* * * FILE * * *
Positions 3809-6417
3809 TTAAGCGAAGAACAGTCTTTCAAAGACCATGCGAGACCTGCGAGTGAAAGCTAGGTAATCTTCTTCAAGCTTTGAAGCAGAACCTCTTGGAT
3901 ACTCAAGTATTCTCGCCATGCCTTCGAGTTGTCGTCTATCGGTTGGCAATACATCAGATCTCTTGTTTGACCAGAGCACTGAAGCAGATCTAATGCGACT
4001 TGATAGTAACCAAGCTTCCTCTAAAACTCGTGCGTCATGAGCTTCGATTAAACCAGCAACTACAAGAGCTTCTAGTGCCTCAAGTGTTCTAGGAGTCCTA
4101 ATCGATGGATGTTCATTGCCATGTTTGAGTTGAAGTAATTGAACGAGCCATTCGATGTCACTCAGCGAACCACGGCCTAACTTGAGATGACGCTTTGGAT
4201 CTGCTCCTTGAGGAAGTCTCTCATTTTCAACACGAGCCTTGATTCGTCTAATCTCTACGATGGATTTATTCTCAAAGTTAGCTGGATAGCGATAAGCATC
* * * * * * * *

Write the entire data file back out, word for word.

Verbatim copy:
Positions 3809-6417
3809 TTAAGCGAAGAACAGTCTTTCAAAGACCATGCGAGACCTGCGAGTGAAAGCTAGGTAATCTTCTTCAAGCTTTGAAGCAGAACCTCTTGGAT
3901 ACTCAAGTATTCTCGCCATGCCTTCGAGTTGTCGTCTATCGGTTGGCAATACATCAGATCTCTTGTTTGACCAGAGCACTGAAGCAGATCTAATGCGACT
4001 TGATAGTAACCAAGCTTCCTCTAAAACTCGTGCGTCATGAGCTTCGATTAAACCAGCAACTACAAGAGCTTCTAGTGCCTCAAGTGTTCTAGGAGTCCTA
4101 ATCGATGGATGTTCATTGCCATGTTTGAGTTGAAGTAATTGAACGAGCCATTCGATGTCACTCAGCGAACCACGGCCTAACTTGAGATGACGCTTTGGAT
4201 CTGCTCCTTGAGGAAGTCTCTCATTTTCAACACGAGCCTTGATTCGTCTAATCTCTACGATGGATTTATTCTCAAAGTTAGCTGGATAGCGATAAGCATC